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Solo For The Soul: How To Travel Alone And Love It

Posted: May 31, 2014

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Traveling alone can be quite unnerving. Here’s a personal travel account to dispel your fears, and help you plan your solo travel with ease.

I am admittedly not a full time solo traveler. I’m sharing this from a first time solo travel experience -to reach out to  people out there who have the same apprehensions and concerns, and hope this may help alleviate some of it.

One of the first things you need to be okay with – is being with yourself. This sounds simple enough, and ridiculously obvious, but it’s not always the easiest thing to do and is not everyone’s cup of tea. You need to just be aware of that as you plan, because going solo is a lot about being comfortable being with yourself, and enjoying your own company to start with.

Having traveled a lot for work, I usually ended up doing shorter trips and activities by myself around the cities I visit. So, that’s a good indicator that you’re going to be just fine ‘being with yourself’. I had never actually made a travel plan to go somewhere just by myself, not for the lack of will to do it, but more because I am the kind of person who needs an activity around which to pivot a trip so my social awkwardness gets suitably masked. The opportunity finally presented itself after I got my diving certification and had completed a couple of dives; it was a perfect setting against which to do a trip.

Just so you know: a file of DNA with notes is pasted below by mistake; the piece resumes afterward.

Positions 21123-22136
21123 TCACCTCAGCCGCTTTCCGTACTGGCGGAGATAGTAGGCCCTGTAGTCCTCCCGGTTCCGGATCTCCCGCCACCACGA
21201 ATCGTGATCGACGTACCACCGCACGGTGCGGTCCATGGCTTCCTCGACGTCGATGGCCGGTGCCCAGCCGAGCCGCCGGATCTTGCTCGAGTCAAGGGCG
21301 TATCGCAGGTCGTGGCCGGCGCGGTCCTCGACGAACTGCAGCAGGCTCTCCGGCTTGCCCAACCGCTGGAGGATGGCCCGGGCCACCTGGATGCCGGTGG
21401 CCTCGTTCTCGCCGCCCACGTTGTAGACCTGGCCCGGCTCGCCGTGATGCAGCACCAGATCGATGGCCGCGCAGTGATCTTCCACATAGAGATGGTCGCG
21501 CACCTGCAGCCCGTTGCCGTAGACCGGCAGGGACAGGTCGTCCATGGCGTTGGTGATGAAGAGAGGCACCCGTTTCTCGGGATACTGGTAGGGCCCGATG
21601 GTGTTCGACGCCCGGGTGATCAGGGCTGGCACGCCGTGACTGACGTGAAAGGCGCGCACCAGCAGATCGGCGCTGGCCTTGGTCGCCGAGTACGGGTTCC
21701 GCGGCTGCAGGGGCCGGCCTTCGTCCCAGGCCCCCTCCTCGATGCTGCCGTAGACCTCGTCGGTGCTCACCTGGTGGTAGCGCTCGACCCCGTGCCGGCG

Going solo is a lot about being comfortable being with yourself, and enjoying your own company to start with.

My biggest fear of solo travel is not safety, or the task of planning, or boredom. It is the fear of speaking to strangers! Yes, you read that right. It’s the most ironic thing for someone who loves to travel, but I am mortally afraid of striking up a conversation with complete strangers. I think of myself as a fairly open person – when approached, I do quite enjoy interacting and getting to know new people, cultures, purpose of their travel, where they have been etc – just don’t ask me to speak up first, please. Maybe on one of my trips I will explore this unnatural fear more deeply, but for the moment let it suffice that I had a trip planned and it was to revolve around diving and if people spoke to me I’d be great.

The trip was planned for Bali. Why Bali? One, because I’d not gone there diving, and two, it had visa on arrival. Most importantly, IT’S BALI! I dream of white beaches, crystal waters, and gentle sea breeze. For me, Bali was all of those, with the added promise of awesome marine life. So that was step one – deciding where to go and why. Where in Bali? – now I had not expected this to be as tough a choice because in my mind I told myself – this is Bali, it’s an island and I’m going to go there. Looking at a map is super helpful to give some perspective on such matters – it’s not JUST Bali – it’s huge, so you’re not going to traverse the place in a few hours. Therefore, some practical thinking had to be done so a place could be identified. Naturally, I did ask around and research online, but ultimately the decision comes down to what you are looking for. For me, I did not want to be close to the city center and from a time stand-point could afford only a 1-2 hour drive from the airport. It had to be by the beach for the diving, with access to some good dive spots. Now it may not always end up that you have made the best choice based on all this, but at least you have done your homework and know what to expect.

Naturally, I did ask around and research online, but ultimately the decision comes down to what you are looking for.